Keeping it Quota

By: Kate Barnett, University of Saskatchewan Student

Dairy farming has come a long way since the first mechanical milking machine was invented in 1860. Since then, dairy farming has become more efficient, cows are milked faster, milking many more cows per day. So in this increasing scale of efficiency, why are small family dairy farms still operating and not a thing of the past? In Canada, this is because of the dairy quota system.  Canada’s quota system ensures that the market for dairy (milk, cheese, yogurt, ice-cream, etc.) remains at ‘equilibrium’, in which supply equals the expected demand. Farmers only get paid for what they produce in their quota. In this case, a farm cannot sell increased supply without buying more quota, which is not sold freely.

Currently, the United States wants to eliminate the Canadian dairy quota system. In a statement made by President Trump, he accuses “Canada for driving Wisconsin dairy farmers out of business with unfair practices”. Canada’s supply management system puts a 270 percent duty on imports of milk, making it economically unfeasible to export liquid milk to Canada. The US continues to export dairy products to Canada under the North American Free Trade (NAFTA) trade agreement and the duties. However, exporting milk as diafiltered or ultra-filtered allows the products to avoid the NAFTA. The invention of diafiltered or ultra-filtered milk was post-NAFTA, and therefore not incorporated in the tariff, allowing U.S. dairy farmers to export their milk at a low cost to Canadian processors. Canadian dairy producers are fighting this, saying it has cost them $200-million loss in revenue. To undercut the U.S. supply the Canadian dairy industry has had to sell milk protein ingredients at a lower price than the U.S. The Canadian government is not stopping the import of dairy into Canada, but simply offering Canadian processing plants to be supplied by Canadian dairy first, before processing plants look to imported milk to fill their demands.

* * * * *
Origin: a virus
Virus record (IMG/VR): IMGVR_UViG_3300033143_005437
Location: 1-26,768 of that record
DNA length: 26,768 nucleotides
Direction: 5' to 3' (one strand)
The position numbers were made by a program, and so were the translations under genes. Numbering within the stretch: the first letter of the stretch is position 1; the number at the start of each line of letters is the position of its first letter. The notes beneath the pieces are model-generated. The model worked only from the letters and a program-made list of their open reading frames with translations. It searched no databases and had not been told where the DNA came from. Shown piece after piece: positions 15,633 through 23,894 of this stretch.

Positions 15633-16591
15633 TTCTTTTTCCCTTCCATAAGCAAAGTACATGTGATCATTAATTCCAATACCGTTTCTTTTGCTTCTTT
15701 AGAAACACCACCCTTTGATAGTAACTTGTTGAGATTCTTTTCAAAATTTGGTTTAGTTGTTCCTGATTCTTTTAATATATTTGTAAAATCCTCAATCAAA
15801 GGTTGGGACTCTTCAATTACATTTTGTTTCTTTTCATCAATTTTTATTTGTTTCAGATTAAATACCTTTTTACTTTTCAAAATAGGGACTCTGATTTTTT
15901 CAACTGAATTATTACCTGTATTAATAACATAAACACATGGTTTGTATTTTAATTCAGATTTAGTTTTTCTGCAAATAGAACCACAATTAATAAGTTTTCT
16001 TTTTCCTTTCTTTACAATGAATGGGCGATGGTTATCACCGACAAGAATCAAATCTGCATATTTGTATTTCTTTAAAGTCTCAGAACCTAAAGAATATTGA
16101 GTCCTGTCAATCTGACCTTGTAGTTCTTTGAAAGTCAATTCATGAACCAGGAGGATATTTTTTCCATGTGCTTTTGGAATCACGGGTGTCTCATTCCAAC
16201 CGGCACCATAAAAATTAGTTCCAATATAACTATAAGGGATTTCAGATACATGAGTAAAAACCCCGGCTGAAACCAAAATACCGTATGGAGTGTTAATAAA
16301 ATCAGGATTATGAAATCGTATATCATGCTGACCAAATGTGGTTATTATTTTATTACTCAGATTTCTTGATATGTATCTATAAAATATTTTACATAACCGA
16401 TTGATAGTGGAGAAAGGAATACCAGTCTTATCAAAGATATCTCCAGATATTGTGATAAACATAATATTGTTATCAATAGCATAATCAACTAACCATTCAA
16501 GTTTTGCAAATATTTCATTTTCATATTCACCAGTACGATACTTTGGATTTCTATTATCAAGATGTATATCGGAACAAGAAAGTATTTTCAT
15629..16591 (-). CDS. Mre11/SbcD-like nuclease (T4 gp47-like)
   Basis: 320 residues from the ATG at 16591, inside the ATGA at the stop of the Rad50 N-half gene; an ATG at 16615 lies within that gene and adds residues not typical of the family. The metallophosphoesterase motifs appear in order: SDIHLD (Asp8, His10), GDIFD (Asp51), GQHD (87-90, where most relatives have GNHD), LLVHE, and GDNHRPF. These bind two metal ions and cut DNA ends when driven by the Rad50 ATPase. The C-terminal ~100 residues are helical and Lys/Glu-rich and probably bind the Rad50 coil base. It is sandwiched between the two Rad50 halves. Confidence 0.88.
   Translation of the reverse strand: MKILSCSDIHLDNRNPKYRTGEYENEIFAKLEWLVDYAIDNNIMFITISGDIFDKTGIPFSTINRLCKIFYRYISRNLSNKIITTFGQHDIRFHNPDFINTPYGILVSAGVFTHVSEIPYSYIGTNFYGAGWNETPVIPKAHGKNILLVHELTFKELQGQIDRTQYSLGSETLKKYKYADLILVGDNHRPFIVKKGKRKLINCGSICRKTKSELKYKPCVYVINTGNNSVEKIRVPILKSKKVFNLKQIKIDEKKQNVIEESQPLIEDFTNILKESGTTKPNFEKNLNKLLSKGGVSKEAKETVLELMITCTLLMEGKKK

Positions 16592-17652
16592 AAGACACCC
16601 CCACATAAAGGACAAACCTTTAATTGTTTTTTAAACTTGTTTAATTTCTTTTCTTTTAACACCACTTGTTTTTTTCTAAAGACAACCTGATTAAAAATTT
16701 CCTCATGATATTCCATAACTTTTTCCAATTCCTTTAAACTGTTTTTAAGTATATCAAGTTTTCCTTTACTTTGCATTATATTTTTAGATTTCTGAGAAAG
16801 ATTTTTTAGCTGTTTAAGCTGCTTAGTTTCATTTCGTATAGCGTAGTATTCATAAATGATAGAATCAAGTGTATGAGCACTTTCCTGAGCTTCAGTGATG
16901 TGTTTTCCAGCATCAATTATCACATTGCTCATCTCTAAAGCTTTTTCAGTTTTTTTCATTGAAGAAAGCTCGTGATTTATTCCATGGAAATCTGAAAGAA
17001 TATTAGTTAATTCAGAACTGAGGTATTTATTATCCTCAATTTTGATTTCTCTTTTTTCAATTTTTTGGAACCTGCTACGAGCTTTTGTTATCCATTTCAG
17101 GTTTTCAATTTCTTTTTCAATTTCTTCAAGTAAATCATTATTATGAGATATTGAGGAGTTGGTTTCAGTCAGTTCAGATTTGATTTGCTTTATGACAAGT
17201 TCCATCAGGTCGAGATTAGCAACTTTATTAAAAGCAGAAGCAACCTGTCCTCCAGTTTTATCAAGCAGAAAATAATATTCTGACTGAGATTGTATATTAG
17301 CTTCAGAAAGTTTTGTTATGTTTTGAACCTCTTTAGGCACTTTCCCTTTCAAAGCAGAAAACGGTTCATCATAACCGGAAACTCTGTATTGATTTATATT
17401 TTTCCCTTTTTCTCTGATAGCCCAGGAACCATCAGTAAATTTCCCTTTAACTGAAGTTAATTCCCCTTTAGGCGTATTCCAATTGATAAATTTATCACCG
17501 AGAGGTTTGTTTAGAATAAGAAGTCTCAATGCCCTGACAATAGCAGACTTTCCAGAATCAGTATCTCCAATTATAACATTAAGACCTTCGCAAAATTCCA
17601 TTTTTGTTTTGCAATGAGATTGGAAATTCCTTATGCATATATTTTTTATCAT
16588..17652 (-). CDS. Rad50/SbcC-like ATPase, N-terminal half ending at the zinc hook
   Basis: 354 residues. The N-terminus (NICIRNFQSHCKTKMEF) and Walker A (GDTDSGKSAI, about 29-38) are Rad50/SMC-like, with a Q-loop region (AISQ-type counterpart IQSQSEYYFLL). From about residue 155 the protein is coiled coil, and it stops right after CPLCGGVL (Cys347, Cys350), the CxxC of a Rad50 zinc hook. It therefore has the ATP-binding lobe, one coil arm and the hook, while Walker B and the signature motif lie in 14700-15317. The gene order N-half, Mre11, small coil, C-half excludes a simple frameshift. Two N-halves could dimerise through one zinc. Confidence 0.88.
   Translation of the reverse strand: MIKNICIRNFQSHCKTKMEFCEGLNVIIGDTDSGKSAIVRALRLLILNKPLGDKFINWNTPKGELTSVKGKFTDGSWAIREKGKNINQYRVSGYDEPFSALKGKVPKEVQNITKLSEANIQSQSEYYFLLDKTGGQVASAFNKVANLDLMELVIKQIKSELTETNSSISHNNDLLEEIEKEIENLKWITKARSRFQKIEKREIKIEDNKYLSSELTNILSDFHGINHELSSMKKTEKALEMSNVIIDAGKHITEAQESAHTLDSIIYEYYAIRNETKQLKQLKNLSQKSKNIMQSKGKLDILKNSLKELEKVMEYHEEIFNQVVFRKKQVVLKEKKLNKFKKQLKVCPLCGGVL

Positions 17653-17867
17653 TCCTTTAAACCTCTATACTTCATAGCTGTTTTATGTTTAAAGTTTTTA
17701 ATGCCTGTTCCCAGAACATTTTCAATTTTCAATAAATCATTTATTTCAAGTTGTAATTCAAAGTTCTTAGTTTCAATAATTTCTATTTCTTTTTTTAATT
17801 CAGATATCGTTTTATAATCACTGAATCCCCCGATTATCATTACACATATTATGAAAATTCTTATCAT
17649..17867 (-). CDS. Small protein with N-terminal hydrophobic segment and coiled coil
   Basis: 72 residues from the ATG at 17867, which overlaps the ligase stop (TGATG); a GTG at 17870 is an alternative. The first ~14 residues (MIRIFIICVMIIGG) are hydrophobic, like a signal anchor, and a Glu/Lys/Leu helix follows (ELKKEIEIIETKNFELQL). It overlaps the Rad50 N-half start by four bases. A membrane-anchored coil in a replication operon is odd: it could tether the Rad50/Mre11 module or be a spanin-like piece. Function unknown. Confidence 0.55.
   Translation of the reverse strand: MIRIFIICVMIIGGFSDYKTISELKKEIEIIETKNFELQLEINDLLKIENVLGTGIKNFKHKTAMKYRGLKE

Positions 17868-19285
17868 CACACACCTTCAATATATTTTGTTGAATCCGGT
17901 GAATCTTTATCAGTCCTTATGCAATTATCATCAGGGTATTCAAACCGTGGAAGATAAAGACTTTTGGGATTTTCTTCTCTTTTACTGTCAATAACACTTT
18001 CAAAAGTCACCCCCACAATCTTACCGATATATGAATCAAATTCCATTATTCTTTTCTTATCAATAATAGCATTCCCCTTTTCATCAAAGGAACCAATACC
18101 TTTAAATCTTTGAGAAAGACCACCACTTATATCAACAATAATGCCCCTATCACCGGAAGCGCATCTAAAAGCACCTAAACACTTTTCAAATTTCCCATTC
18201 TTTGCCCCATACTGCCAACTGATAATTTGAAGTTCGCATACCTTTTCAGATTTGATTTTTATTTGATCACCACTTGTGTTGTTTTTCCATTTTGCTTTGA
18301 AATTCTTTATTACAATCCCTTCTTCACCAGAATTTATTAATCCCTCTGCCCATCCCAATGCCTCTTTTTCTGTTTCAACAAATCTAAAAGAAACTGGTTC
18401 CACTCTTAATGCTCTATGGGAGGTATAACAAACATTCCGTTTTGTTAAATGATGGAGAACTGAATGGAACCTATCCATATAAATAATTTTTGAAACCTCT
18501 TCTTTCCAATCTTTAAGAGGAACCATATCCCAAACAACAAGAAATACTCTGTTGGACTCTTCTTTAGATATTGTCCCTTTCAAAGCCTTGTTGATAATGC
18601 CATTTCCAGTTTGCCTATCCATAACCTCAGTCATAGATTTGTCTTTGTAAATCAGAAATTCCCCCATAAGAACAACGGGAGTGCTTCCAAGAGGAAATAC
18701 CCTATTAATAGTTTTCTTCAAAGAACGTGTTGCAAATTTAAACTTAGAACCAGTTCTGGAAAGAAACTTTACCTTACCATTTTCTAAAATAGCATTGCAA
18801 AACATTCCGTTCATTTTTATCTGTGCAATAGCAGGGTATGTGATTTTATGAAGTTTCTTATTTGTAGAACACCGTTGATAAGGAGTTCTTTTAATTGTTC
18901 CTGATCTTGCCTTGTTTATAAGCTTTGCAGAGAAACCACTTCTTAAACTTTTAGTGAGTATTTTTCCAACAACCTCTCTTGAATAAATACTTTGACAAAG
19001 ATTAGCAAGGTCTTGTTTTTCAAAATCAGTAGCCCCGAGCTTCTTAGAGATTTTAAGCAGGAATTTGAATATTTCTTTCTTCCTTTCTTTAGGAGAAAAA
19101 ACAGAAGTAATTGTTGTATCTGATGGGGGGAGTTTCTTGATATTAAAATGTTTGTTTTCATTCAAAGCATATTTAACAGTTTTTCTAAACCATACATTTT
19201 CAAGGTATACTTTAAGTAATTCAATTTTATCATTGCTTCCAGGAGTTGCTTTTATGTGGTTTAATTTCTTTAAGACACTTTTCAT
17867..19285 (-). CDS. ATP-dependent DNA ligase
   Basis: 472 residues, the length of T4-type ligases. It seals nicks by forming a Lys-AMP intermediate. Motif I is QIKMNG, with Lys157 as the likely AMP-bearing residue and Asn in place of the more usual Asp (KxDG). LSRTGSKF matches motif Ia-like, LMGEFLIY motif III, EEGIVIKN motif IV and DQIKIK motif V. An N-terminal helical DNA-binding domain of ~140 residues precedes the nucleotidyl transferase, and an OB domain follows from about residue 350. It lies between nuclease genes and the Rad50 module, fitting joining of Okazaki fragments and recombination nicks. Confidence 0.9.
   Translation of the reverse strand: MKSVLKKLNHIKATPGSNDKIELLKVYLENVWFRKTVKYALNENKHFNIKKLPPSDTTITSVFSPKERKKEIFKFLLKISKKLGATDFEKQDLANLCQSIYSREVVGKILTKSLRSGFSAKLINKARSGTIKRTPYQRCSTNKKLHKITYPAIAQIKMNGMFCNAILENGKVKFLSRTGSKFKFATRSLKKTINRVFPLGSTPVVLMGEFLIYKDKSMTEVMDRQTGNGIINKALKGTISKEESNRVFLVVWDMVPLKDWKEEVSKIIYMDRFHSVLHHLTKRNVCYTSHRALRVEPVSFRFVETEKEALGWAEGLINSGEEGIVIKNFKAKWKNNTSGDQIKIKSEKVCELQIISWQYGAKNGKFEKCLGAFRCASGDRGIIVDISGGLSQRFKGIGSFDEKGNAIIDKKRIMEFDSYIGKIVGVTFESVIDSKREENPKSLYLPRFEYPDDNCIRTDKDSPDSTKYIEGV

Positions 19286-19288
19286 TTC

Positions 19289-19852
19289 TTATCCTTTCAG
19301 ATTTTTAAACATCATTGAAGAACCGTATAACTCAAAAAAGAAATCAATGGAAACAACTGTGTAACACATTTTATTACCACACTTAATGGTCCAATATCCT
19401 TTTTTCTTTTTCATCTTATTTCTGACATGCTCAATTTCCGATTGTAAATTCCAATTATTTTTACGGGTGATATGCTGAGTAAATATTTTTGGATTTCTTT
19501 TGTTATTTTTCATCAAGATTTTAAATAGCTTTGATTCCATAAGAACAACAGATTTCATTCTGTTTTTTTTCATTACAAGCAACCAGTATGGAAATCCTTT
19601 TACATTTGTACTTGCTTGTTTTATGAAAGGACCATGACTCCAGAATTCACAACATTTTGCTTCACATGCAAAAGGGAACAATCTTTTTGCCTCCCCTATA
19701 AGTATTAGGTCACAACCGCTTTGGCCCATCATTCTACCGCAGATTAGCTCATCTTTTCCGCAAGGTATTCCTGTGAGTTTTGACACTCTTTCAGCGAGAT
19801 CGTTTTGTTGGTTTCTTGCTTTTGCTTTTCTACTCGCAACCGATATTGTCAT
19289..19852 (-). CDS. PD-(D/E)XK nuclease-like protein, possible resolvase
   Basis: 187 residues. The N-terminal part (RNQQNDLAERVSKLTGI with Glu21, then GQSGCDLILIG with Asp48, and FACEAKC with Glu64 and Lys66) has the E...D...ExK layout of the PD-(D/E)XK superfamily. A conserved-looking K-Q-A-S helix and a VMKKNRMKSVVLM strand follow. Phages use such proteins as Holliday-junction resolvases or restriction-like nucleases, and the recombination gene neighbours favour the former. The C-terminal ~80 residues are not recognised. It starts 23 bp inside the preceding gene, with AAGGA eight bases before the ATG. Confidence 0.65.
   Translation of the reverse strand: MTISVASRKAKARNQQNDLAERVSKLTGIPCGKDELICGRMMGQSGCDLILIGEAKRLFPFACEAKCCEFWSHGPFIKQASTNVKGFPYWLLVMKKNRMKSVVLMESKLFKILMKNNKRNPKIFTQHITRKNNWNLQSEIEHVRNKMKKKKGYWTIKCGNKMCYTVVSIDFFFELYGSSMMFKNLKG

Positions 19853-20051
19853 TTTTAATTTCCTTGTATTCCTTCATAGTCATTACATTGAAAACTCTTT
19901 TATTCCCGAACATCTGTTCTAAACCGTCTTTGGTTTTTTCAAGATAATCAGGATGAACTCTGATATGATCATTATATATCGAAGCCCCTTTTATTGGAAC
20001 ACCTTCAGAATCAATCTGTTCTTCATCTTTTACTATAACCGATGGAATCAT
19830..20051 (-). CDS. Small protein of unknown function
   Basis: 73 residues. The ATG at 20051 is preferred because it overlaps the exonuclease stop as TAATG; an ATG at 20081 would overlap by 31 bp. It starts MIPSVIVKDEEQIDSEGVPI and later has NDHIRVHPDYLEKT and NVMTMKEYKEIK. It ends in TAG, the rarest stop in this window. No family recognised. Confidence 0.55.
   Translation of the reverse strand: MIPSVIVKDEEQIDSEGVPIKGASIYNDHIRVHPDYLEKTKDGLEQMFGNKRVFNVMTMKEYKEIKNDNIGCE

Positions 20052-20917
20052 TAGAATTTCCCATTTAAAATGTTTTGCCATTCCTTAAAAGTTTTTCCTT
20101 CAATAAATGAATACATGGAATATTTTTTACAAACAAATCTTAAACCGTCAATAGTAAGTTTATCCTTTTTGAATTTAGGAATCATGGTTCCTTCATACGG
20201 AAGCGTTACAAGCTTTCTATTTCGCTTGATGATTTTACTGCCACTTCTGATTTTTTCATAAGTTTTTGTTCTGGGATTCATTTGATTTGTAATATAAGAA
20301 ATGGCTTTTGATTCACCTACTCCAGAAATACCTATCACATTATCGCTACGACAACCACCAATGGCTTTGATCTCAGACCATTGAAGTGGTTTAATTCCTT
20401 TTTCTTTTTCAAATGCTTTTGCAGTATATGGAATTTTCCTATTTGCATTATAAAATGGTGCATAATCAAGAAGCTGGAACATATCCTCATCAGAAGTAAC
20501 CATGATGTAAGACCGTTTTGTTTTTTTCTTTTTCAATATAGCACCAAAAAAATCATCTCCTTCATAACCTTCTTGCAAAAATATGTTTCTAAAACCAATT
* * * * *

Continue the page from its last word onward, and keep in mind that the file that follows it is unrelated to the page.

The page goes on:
What would the elimination of the quota system mean for Canadian consumers? It would mean that all Canadian dairy products would be rare. Currently, there are 11,280 Canadian dairy farms with a total of 959,100 producing dairy cows. This is minuscule amount compared to the U.S. which has 64,098 dairy farms with 9.328 million producing cows. Without the quota system, Canadian dairy farms may not be able to compete with the U.S. dairy industry, which may result in Canadian stores supplying American milk, not Canadian milk. In my opinion, this is taking $200 million out of the Canadian economy and placing it into the U.S. economy, is not only hurting Canadian dairy farmers but the Canadian economy as a whole.

Source: Canadian Dairy Information Centre

While American dairy farmers claim that a Canadian dairy quota has hurt their industry, their industry is overpowering the Canadian industry. Canada should have equal opportunity to be a player in the dairy industry, without the supply management of dairy, Canada may not be able to compete. Keep our dairy industry supply managed, keep our dairy products Canadian!

 


Kate is in her final year at the University of Saskatchewan completing her Agribusiness degree. She has always been involved in agriculture whether it was working on her family’s cattle farm near Williams Lake, British Columbia, university, or summer jobs. When Kate graduates she plans to pursue a career in the Ag industry and share her passion for agriculture with others.

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